Still, more must be done to promote women in the artsMr. Salz puts it quite succinctly when he says in his letter to Ann Temkin, Curator of Painting and Sculpture at the MOMA:

To those who have complained that installing the work of women will mean too much so-called  "lesser" work will be on view. You can't develop what Oscar Wilde called "the critical spirit" if you're mainly seeing the story as it has always been told. Seeing only what's already been seen doesn't tell you how good or bad this work may be. As André Malraux wrote, 'We can feel only by comparison. The Greek genius is better understood by comparing a Greek statue to an Egyptian or Asiatic one than by acquaintance with a hundred Greek statues'...The point is, when it comes to being artists, women can be as bad as men. The problem is that even now, decades after the onset of women's liberation, women aren't being allowed to demonstrate this. I doubt that there's a conscious effort to keep women from showing, yet the percentage of women exhibiting in museum PERMANENT COLLECTIONS is grievously low.

We, of course, - just as with the majority of Museums - seem to reflect this stagnant attitude towards re-writing women into the history of art. As part of the Curatorial department, all that I can say is that in my experience thus far (starting October 2009) when installing new work into the permanent collection galleries, there is very often discussion of actively searching out women artists to be displayed.

It makes me proud to know that this is a subject that is considered more often than not.  Of course, we cannot simply take down all the eminent male artists on display and replace them with lesser-known women artists. Instead, we use the gradual build approach. We actively insert more and more women artists into our galleries in order to familiarize and teach the public about their role in history while still supplying the community with the recognizable male artists that they have come to appreciate over the years.

The conversation about the male to female ratio of artists exhibited in museums has been taking place for a long time. I hope it will continue to be a topic of conversation and shape our understanding of the "canon" of art history for years to come. This fluidity and opportunity for growth and changes in understanding is what truly excites me about the study of art. 


Posted by: Kelli Bodle @ 3:45:13 pm  Comments (6)
Friday, June 19, 2009
Is there a place for art in kids' lives?

As an art institution, we're probably a bit biased in gravitating towards news coverage and educational studies that validate our stance that the visual arts - an important aspect of society that often goes underfunded and underappreciated - are nationally experiencing troubled times.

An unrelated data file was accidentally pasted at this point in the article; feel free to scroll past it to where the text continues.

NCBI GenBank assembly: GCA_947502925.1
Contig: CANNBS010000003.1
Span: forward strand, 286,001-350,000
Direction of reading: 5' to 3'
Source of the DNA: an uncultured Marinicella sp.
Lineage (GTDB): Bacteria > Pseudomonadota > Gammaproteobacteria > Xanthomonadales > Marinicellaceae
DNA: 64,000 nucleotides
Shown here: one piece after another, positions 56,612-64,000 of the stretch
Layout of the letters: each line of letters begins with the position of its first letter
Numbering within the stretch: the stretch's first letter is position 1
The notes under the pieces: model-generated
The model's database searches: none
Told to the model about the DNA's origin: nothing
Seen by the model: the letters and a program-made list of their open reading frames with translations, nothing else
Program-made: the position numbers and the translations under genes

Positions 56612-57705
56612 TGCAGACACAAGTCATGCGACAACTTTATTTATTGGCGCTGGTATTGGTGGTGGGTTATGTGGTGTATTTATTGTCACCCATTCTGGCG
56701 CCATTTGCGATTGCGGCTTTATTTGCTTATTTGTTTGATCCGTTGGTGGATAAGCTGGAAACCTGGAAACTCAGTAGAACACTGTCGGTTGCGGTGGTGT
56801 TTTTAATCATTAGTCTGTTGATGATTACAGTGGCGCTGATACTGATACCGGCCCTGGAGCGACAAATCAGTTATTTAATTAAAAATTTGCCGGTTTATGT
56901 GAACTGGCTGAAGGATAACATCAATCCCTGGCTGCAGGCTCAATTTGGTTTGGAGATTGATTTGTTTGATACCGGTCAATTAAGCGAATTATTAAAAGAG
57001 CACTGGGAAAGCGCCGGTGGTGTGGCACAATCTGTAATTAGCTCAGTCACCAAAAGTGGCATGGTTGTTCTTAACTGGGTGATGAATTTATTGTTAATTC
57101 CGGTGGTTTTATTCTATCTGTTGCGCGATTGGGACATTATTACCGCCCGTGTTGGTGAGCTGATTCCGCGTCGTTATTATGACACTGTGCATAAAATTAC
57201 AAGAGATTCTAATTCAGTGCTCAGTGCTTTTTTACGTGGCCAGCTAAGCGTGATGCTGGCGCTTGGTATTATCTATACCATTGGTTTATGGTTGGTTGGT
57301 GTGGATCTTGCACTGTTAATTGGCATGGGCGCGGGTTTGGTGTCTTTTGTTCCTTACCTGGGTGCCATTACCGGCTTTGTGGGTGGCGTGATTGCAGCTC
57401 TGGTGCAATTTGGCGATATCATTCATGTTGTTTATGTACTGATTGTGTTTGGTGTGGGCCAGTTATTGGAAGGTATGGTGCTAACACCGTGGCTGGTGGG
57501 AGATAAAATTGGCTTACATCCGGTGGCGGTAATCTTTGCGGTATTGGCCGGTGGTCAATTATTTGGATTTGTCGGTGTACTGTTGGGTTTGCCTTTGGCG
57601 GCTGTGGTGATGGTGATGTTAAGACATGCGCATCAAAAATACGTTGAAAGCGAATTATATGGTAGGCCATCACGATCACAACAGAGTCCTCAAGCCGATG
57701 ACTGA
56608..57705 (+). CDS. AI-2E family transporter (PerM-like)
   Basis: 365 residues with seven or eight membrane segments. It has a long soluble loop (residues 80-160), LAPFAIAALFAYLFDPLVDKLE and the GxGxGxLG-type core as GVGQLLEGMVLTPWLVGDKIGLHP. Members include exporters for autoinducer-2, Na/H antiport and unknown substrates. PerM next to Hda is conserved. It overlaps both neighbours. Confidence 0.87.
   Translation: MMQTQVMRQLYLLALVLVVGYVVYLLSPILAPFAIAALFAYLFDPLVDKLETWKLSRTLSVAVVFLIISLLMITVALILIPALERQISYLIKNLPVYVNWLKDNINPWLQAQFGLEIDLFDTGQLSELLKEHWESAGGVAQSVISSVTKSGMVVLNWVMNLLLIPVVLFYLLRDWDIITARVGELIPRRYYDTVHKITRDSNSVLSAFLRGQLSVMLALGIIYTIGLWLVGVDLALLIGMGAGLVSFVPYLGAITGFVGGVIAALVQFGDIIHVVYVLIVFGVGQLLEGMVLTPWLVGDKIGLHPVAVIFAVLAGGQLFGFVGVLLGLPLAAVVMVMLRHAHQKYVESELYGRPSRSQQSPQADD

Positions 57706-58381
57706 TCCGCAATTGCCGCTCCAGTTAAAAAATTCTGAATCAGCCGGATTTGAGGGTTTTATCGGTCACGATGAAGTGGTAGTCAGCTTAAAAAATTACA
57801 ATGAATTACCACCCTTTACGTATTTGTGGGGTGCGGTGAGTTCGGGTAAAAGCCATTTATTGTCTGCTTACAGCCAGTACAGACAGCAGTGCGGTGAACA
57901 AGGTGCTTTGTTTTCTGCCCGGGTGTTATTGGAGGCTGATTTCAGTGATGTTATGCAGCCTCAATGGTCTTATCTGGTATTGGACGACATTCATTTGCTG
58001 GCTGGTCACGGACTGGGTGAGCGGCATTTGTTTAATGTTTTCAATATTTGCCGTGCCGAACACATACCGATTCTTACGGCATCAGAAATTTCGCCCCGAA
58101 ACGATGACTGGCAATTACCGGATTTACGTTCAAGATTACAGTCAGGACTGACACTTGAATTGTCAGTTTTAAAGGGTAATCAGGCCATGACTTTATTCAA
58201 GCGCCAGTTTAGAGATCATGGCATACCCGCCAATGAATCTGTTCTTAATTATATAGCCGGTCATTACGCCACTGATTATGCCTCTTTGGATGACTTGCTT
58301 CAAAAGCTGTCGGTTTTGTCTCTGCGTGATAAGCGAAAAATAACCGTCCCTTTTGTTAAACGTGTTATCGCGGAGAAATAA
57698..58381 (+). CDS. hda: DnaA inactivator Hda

Multiple surveys this month indicate a steady decline in the role of the arts in children's lives. And it isn't just about the economy. The New York Times released a story on June 15, 2009 reporting that the U.S. Department of Education has determined "music and art education in American eighth-grade classes" has stagnated in the last decade. One official went so far as to call the student's achievements in those areas "mediocre."

Remember all those school field trips to museums and institutions that you took as a kid? Less kids are experiencing that type of an out-of-the-box educational adventure, according to a story in the Washington Post which reports a drop in youth attendance at art institutions:

"The percentage of eighth-graders who reported that they visited an art museum or gallery with their classes dropped from 22 percent in 1997 to 16 percent in 2008."


You could perhaps, draw a parallel to a study also released this week by the National Endowment for the Arts. It found that adult interest in the visual arts seems to be falling off. According to the Washington Post, "fewer adults (are) choosing an art museum or visual arts festival as a leisure-time destination."

Key findings in the study:

  • From 1992-2001, 26 percent of adults visited visual arts attractions
  • In 2008, 23 percent of adults visited visual arts attractions

Though it is a rather small decline, institutions are expressing concern that it could be indicative of a coming trend "as the most loyal part of the museum audience ages." While it is easy to blame the dip in attendance on economic pressures and a cut-back on entertainment spending, it is a bit more worrisome when stacked with the statistics on kids and the arts.

It is not uncommon for art education to take a hit when underfunded schools tighten their belts, but it seems that we (as a society) owe children a venue in which to experience the visual arts at a young age, not only to enrich their minds, but also to give them a tangible opportunity to determine if the visual arts are something that they want to pursue into adulthood.

Museum education outreach programs give kids a chance to experiment with art in a fun, thoughtful manner. For its part to counter-balance the public cut-backs in art education, the BRMA reaches out to more than 10,000 students each year with:

  • Lesson plans for teachers
  • Field trip grants
  • Student discounts
  • Interactive programs like ARTful Adventure, Meet a Master, Create a Masterpiece and Family Day
  • Teacher In Service programs
  • Artist In Residency outreach programs

What are some other creative ways that public institutions can - and have been - reaching out to youth? We'd love to hear your ideas!


Posted by: Tricia Woolfenden @ 10:32:47 am  Comments (2)
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What is a CVV Code?

CVV2 is a security measure for credit cards. Since a CVV2 number is listed on your credit card, but is not stored anywhere, the only way to know the correct CVV2 number for your credit card is to physically have possession of the card itself. All VISA, Discover, MasterCard and American Express cards made in America in the past 5 years or so have a CVV2 number. However Diners Club does not use a security code.

How to find your CVV2 number:
On a VISA, Discover or MasterCard, please turn your card over and look in the signature strip. You will find (either the entire 16-digit string of your card number, OR just the last 4 digits), followed by a space, followed by a 3-digit number. That 3-digit number is your CVV2 number.(See below)

VISA, Discover & MasterCard

On American Express Cards, the CVV2 number is a 4-digit number that appears above the end of your card number. (See below)